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Capturing the waterfront draw

Urban Planning

Capturing the waterfront draw


Sasaki | April 3, 2017

London, Rio, New York, Shanghai. These are some of the world’s most vibrant and beloved cities—successful, in part, because of their proximity to bodies of water. Their identities and trajectories as world-class cities are intertwined with the rippling ribbons and expansive liquid sheets that lap at our feet, continuously reminding us city dwellers of our smallness before nature. People seem to experience this gravitation toward the water’s edge acutely and we traverse concrete and asphalt just to gaze out over an open expanse or to dip our toes in the blue stuff.

In 2015, Sasaki conducted a survey of 1,000 city dwellers from six American cities about what qualities make for a great city. Nearly fifty percent said waterfronts were their favorite urban open space, chosen over small urban parks, trails, and large open parks. There’s something about water that innately draws us to it. But what draws people to waterfronts, and why are they entwined with our imagination of world-class cities? Scholars, scientists, urban planners, and others have all considered these questions.

Some argue that our love of bodies of water is a matter of science. The late philosopher Denis Dutton, in a 2010 TED talk, “A Darwinian Theory of Beauty,” argued that human attraction to bodies of water is universal in part because they ensured our survival in key stages of human evolution. Examining evolutionary psychology and aesthetic preferences, he reveals that the most universally appreciated landscapes, regardless of a viewer’s culture or country of origin, are those which “show the presence of water directly in view or evidence of water in a bluish distance…a path or a road, perhaps a riverbank or a shoreline that extends into the distance, almost inviting you to follow it.” Dutton contends this universal appreciation of water-laden landscapes is why they are endlessly reproduced in print and referenced in design.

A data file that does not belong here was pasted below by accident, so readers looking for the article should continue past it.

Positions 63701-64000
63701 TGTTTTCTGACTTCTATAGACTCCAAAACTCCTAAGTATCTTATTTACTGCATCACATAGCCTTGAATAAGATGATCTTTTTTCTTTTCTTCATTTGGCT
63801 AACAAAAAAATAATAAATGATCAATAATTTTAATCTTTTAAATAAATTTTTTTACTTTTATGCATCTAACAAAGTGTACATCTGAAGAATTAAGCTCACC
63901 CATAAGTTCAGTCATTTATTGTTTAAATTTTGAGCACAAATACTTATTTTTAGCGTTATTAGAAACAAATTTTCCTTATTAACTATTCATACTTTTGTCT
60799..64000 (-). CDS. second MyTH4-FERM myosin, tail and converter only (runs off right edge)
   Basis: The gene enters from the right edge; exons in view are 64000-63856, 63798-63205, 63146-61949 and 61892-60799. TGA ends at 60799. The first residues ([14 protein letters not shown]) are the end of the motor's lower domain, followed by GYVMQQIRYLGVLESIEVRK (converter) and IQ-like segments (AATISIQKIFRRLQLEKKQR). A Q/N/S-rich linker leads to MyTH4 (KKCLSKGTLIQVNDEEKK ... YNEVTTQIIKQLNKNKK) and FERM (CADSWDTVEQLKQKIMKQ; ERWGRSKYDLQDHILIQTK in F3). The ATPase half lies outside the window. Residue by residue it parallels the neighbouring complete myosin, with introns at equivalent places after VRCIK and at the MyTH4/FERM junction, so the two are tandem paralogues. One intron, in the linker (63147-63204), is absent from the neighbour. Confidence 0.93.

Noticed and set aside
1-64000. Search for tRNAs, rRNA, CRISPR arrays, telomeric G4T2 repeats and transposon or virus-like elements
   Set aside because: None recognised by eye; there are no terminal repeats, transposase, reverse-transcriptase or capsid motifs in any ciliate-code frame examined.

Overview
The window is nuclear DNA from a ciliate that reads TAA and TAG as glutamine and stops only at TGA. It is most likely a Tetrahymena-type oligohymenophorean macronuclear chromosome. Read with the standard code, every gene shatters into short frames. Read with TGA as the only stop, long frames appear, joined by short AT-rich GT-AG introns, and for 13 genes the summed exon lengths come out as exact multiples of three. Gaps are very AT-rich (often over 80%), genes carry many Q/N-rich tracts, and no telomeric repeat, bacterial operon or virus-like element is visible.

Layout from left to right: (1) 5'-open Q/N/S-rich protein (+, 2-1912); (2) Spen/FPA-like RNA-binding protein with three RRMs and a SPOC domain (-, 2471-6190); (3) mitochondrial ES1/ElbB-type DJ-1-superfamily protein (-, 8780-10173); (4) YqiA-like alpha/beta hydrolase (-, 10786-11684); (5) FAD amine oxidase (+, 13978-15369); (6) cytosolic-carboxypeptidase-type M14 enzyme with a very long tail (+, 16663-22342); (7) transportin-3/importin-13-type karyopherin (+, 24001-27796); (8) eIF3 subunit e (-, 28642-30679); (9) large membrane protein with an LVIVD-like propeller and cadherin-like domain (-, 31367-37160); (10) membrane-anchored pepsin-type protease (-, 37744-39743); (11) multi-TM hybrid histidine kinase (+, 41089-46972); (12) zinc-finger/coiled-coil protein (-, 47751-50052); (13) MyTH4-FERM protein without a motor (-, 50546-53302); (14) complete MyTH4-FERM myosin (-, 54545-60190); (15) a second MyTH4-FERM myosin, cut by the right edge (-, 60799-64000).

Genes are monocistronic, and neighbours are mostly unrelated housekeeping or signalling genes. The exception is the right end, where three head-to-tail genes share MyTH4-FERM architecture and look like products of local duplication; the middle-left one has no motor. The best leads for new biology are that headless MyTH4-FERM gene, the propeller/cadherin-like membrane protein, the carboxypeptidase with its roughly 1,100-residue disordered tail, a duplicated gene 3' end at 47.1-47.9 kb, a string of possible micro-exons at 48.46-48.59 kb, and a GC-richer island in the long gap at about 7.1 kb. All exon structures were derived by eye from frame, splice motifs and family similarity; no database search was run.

Authors, too, have explored humanity’s innate longing to interact with water.  Indeed, urban waterfronts have been the setting for some of the most striking scenes of novels from Moby Dick to The Great Gatsby. In the first pages of Moby Dick, while describing Manhattan’s bustling docks, Melville ruminates that “water and meditation are wedded forever.”

In our own meditations as urban planners and designers, we recognize how essential waterfronts are to cities and how precious they are to people. Throughout history, founders strategically sited their cities along the shores of oceans and the banks of rivers to have access to a valuable transportation link that could yield trade and industrial advantages. But overuse during the industrial boom years of rapid development left many of these vital waterways polluted and unwelcoming. Over the last century, many of these same cities who neglected their waterways during periods of growth have pivoted to restoring their waterways to their proper status as precious resource, cherished amenity, and universal connector.

 

Zidell Yards, an industrial site along the Willamette River in Portland, after an expansive clean-up. 

 

In our more than 60 years as a practice, we have planned waterfronts across the globe, from Charleston’s Waterfront Park and Boston’s Harborway to the Chicago Riverwalk and the Wilmington Waterfront Park in Los Angeles. Although each of these city’s waterfronts were unique, each design was anchored by a strategy that returned the waterfront to the people.

 

A reimagined waterfront for the 21st century.

 

Many clients today see waterfront revitalization projects as legacy projects, keenly aware of the impact a vibrant waterfront can have on the health and prosperity of their citizens for generations to come. More than ever, cities aim to ensure development is balanced along their shores to maintain public connection to the water’s edge. It means undertaking aggressive cleanup, encouraging a balanced approach to real estate development, cultivating a lively public realm, and emphasizing connections back into the city fabric.

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